Global Game Jam 2018 ran from the 26th January 2018 – 28th January 2018, during which I worked with my game jam team, Volatile Element where we created ‘Migraine’:
You, the player have a migraine and you need to find painkillers, a cup and some water. Simple enough? Not in your modern day office filled with ear piercing noises!
You can view a preview of the game below or play the final game jam version of Migraine online or via download here.
The past few jams most of the Volatile Element team have had other commitments so only myself and Denholm Munn have been able to participate. However! One of the original programmers of the team, Matthew Moore was able to make it to #GGJ18.
Matthew and I worked on the code as normal and Denholm worked on the art assets, even though the diversifier ‘Upside Down’ (One or more game systems programmed by an artist, major art assets produced by programmers/coders) was very tempting.
In Migraine the player’s migraine is always getting worse and will slowly worsen over time. Getting close to sources of sound, jumping or running will dramatically increase how quickly the migraine becomes unbearable.
We added a few complications to make the game harder. Sometimes there won’t be a ‘sound-free’ path for the player to take. So they’ll need to find the route with the least amount of sound sources, or decide to run through the sounds.
We also added the requirement for the player to have a cup before they can collect water. This sounds simple enough as they’re heading to the kitchen but unfortunately (conveniently) the sink is broken; so the player needs to go back towards the centre of the office to find a water cooler.
What Went Right
We revisited the post processing stack for Migraine as we felt it was the best way to convey the sense of having a migraine to the player. Our intent was to have the screen become redder (among other effects) while the migraine was worsening at an accelerated rate but due to time constraints we left it as a intermittent animation.
I feel as though (and hope) Git is something I can add to the positive of every game jam postmortem.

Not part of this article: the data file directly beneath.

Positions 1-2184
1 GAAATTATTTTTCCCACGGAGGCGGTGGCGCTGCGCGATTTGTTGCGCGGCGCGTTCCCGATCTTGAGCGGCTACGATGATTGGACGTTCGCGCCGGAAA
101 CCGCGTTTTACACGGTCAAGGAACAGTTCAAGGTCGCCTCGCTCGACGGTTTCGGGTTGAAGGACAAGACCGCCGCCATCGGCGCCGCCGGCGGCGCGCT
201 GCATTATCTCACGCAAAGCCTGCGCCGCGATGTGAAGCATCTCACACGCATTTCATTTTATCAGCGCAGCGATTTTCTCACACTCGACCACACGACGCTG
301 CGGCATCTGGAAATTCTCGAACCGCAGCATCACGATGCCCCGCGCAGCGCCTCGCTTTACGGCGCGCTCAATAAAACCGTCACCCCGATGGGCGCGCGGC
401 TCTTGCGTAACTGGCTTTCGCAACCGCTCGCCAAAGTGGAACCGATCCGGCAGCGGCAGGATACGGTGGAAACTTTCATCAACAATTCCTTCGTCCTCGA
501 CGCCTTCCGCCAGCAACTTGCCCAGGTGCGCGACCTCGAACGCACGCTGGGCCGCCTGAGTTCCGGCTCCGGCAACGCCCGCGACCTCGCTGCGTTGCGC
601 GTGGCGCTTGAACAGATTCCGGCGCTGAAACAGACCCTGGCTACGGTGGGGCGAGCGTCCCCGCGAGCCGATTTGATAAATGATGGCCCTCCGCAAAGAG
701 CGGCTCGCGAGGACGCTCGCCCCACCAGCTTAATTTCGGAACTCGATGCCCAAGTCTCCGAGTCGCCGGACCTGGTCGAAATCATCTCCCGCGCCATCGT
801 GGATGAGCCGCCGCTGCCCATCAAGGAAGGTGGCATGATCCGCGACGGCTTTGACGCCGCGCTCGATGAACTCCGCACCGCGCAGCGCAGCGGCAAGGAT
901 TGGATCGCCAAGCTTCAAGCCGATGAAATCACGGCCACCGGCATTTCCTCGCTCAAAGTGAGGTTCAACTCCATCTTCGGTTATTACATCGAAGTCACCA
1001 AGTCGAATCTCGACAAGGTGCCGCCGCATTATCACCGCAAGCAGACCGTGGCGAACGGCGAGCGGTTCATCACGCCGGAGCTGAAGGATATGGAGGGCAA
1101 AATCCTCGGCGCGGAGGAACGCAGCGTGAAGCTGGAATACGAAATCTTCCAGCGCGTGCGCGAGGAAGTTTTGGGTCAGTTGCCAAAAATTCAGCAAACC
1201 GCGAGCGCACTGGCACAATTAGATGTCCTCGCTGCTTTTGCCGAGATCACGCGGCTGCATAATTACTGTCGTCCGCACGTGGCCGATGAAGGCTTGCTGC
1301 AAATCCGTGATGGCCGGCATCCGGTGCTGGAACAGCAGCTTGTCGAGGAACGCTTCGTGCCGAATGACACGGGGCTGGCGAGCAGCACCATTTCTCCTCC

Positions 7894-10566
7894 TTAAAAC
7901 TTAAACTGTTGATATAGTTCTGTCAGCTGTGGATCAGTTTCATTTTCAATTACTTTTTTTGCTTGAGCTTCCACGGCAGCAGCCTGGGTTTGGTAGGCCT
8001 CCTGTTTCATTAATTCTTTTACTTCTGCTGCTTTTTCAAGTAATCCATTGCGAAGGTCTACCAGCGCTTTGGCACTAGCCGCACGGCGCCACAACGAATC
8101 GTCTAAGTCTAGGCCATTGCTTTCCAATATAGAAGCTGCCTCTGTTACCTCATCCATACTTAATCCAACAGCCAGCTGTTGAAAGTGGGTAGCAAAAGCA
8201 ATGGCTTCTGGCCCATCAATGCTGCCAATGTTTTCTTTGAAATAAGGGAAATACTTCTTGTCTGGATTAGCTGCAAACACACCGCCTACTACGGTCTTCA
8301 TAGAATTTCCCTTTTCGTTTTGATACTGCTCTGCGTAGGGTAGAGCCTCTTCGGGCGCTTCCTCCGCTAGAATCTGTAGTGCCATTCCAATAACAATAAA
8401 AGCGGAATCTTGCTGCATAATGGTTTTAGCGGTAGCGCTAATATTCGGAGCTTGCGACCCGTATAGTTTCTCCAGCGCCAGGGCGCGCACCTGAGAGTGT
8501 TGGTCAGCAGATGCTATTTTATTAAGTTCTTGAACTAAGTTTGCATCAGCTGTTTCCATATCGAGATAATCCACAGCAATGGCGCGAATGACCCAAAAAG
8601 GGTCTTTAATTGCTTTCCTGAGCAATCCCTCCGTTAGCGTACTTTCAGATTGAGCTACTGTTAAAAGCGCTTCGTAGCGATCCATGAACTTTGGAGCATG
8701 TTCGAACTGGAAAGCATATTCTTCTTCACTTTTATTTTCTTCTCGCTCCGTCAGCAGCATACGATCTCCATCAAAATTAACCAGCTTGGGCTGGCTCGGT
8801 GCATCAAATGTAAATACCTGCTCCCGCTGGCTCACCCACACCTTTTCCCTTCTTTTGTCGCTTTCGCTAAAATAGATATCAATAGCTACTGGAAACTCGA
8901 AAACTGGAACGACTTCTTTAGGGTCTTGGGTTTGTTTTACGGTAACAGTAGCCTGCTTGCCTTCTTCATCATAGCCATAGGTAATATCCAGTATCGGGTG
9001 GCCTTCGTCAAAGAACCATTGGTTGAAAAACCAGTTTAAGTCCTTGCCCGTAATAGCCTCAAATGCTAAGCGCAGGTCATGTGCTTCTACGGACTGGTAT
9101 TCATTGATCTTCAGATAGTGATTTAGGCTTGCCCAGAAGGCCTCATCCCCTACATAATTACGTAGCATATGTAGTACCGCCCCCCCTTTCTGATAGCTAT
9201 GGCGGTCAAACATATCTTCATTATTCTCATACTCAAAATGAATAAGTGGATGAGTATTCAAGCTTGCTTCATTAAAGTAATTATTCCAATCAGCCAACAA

As the past few jams have just been Denholm and myself, our use of Git has been very limited. Used only by me and only committing when we had a successful build or major feature complete.
With Matthew returning he and I needed to use Git together, making sure we ended up with as few merge conflicts as possible. 12 game jams in and a lot of research later we believe we have a workable solution to using Git with Unity which I plan to write a blog post about at some point but for now, some pointers:
- Commit often.
- Yes, even that little bug fix.
- NEVER work in the same scene as another person at the same time where possible.
- Always try and work in your own scenes.
- If you can replicate your work without the scene, delete it when you’re finished to keep your project clean.
- Allocate a single member of your team to work on the main game scene, all updates and changes should go through them.
- Use feature branching.
- As tempting as it is to spend 8 hours working on a single branch you will save more time creating and merging branches than trying to fix 47 merge conflicts when you’re tired.
- Agree on a naming system, I personally like initials_feature_description, so: jb_main_menu as an example.
- These branches should be merged into another branch, ‘development’ which is then merged into your ‘master’ branch.
- Finally, prefab EVERYTHING.
What Went Wrong
One thing we’ve always struggled with in our game jam games is the level of difficulty. We always try to strike a balance between playability and presentability which always has a negative impact on the final game, mainly being too easy.
This presents itself in Migraine as being able to sprint through the majority of the level to win quickly.
We also had the opposite problem of the game being too difficulty in certain instances, although this does stem from the procedural nature of the game and a few bugs which I’ll go into more detail below.
In our next few game jams we need to allocate more time to test for difficulty, investigate adding more debug commands and easy to change parameters for last minute tweaking.
Surprisingly there were very few game breaking bugs (that we were aware of) in the final version of the game.
The only noteworthy bug we were left with was sometimes a noise making prop would spawn too close to the player and cause them to die during the intro cinematic. Thankfully this was a very rare occurrence so we focused our time on other areas.
Reflecting on the game I think we created a well polished, short and fun game; one that I think we might revisit in the future. We needed to spend more time fine tuning the difficulty which is something we’ll try and work on over the next few jams.
The jam process itself went really well. Our use of Git seems to work really well for us now. The next step will be to try and get art and sounds included in the git flow rather than exchanged via memory sticks throughout and at the end of the jam.
You can download or play Migraine online here.